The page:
A national environmental leader and a Utah politician agreed Saturday that wolves should be reintroduced to Yellowstone National Park and that Wyoming's congressional delegation has no right to decide the future of the park, a place owned by all Americans.

Sen. Alan Simpson, R-Wyo.; Sen. Malcom Wallop, R-Wyo.; and Wyoming's sole member of the U.S. House, Republican Richard Cheney, all oppose the return of wolves to the world's first national park.Their position reflects the attitude of the overwhelming number of cattlemen and sheepmen in the West.

Rep. Wayne Ownes, D-Utah, and M. Rupert Cutler, recently named president of the Defenders of Wildlife, talked about wolves at the annual meeting of the Greater Yellowstone Coalition Saturday in a lodge overlooking Yellowstone Lake.

The coalition, formed in 1983, consists of about 50 national, regional and local organizations united under a watchdog umbrella. It monitors management not only of the 2.5-million-acre national park, but also of the surrounding Forest Service and Bureau of Land Management lands within the ecosystem, roughly estimated at 10 million acres.

Nearly all of America's wolf population was wiped out earlier this centruy by ranchers, farmers and bounty hunters. There have been a few sightings of lone wolves in idaho, Montana and other Western states. A pack of wolves migrated across the Canadian border into Glacier National Park two years ago and established two or three dens, but left again this year to go back into British Columbia.

Efforts to revive the wolf population in Minnesota have resulted in about 1,200 wolves there. Efforts to restart the red wolf population in Virginia and Mexican wolf colonies in the Southwest also are under way.

Noting that the proposed reintroduction of the gray wolf into Yellowstone National Park is endorsed by the National Park Service, Owens said, "I am always offended when we politicians substitute our own value judgments for those of professional land managers.

"There is a theory among the Wyoming and Montana congressional delegations that they own Yellowstone," said Owens.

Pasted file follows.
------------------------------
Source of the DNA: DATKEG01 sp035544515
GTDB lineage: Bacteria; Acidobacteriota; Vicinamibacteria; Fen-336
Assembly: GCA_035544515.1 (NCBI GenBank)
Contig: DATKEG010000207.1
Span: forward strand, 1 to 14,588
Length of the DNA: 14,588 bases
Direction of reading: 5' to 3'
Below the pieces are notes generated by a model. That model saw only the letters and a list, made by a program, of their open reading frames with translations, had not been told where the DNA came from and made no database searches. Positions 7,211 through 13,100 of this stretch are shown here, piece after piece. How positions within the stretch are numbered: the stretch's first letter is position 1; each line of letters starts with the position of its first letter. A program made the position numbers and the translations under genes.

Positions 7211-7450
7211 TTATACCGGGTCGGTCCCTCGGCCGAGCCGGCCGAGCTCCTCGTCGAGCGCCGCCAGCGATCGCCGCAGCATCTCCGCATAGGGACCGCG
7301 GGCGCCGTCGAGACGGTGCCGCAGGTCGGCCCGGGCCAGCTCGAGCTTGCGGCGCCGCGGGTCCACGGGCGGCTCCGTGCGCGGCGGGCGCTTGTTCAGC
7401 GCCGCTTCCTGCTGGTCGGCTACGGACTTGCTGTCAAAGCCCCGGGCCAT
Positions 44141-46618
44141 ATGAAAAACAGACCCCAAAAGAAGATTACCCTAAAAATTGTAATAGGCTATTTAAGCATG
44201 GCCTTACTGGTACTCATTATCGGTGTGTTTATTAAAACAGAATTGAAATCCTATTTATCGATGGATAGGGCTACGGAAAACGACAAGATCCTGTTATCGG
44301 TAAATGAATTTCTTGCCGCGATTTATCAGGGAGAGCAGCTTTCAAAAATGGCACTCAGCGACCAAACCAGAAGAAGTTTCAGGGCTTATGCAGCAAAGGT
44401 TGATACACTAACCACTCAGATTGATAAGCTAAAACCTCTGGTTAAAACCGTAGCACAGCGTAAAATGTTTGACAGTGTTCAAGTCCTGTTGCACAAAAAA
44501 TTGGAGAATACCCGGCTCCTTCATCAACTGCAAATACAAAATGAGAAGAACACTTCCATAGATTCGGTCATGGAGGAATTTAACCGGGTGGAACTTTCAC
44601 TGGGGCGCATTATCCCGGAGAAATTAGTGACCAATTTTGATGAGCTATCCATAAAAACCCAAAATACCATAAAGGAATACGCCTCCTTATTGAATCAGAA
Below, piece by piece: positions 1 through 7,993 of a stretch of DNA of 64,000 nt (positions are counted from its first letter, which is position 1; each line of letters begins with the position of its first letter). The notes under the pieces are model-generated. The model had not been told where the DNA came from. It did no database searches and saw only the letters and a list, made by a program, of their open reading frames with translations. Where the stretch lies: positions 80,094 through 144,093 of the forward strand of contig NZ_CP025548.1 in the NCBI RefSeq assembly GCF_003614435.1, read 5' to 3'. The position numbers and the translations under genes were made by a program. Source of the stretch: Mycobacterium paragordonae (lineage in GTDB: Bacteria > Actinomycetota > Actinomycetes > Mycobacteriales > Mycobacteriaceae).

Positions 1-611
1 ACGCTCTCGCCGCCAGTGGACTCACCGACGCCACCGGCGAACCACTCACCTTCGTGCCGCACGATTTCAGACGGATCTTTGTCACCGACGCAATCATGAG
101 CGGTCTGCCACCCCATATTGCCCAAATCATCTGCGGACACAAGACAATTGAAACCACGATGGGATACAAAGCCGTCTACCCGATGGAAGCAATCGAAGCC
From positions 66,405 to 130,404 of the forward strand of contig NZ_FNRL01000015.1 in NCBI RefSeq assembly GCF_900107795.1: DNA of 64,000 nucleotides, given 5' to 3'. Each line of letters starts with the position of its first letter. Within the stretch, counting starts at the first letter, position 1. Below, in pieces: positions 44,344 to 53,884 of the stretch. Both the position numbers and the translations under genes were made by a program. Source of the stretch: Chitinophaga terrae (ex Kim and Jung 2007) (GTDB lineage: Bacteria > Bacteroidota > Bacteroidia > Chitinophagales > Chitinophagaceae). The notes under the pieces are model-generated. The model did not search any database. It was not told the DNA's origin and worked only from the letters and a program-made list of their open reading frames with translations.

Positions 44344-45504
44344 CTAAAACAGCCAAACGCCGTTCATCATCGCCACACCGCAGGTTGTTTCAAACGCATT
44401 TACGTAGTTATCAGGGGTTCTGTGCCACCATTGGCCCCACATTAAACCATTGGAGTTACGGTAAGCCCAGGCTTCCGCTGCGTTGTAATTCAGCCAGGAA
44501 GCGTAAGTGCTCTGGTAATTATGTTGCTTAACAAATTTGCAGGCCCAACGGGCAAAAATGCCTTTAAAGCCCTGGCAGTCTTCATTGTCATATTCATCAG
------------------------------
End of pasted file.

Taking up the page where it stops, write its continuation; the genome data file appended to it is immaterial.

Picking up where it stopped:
He said he discovered during a two-day trip to Yellowstone Park last fall that "the wolf recovery program had been completely sidetracked by political interference."

Owens, who described his Salt Lake congressional district as a place "where people have a genuine appreciation for environmental values," returned to Washington and introduced a one-line bill.

His legislative proposal, if passed, would order the Interior Department to implement the Rocky Mountain Wolf Recovery Plan drawn up by the U.S. Fish and Wildlife Service. The plan would authorize reestablishment of wolves back into the entire northern Rocky Mountain region, including Yellowstone.

"It was clear to me when I introduced the bill that I could not pass it," said Owens, "but I hoped to expose the wolf to daylight. There is no predation problem with wolves. It is psychological - the hatred of wolves."

Cutler, whose 80,000-member organization has made reintroduction of wolves into Yellowstone a top priority, said "all Americans have a right to influence the course of events in Yellowstone National Park.

"The park was created (in 1872) before there was a state of Wyoming," said Cutler. Wyoming gained statehood in 1889.

Cutler said restoring the wolves to Yellowstone has "enormous symbolic importance as well as ecological importance . . .(it) will be viewed as one of the major conservation accomplishments of the 1990s.

Friday, during an interview with the Associated Press, Park Service director William Penn Mott said he believes the reintroduction of wolves into Yellowstone National Park is inevitable.

"When that happens, people may never see a wolf," said Mott, "but they will hear them howl. That is the call, the music, of the West. That quality is as important as a natural presence or a structure (within a park)."

Cutler and Owens urged the 300 people attending the coalition meeting to rally national support to force Congress to hold hearings on the wolf reintroduction plan.

Cutler said the next step in the reintroduction effort would be compilation of an environmental impact statement on the proposal. He said a requested $200,000 federal appropriation was in danger of failing to get through the budget review process.

"That's not a lot of money," said Owens, "and we ought to get it with your help."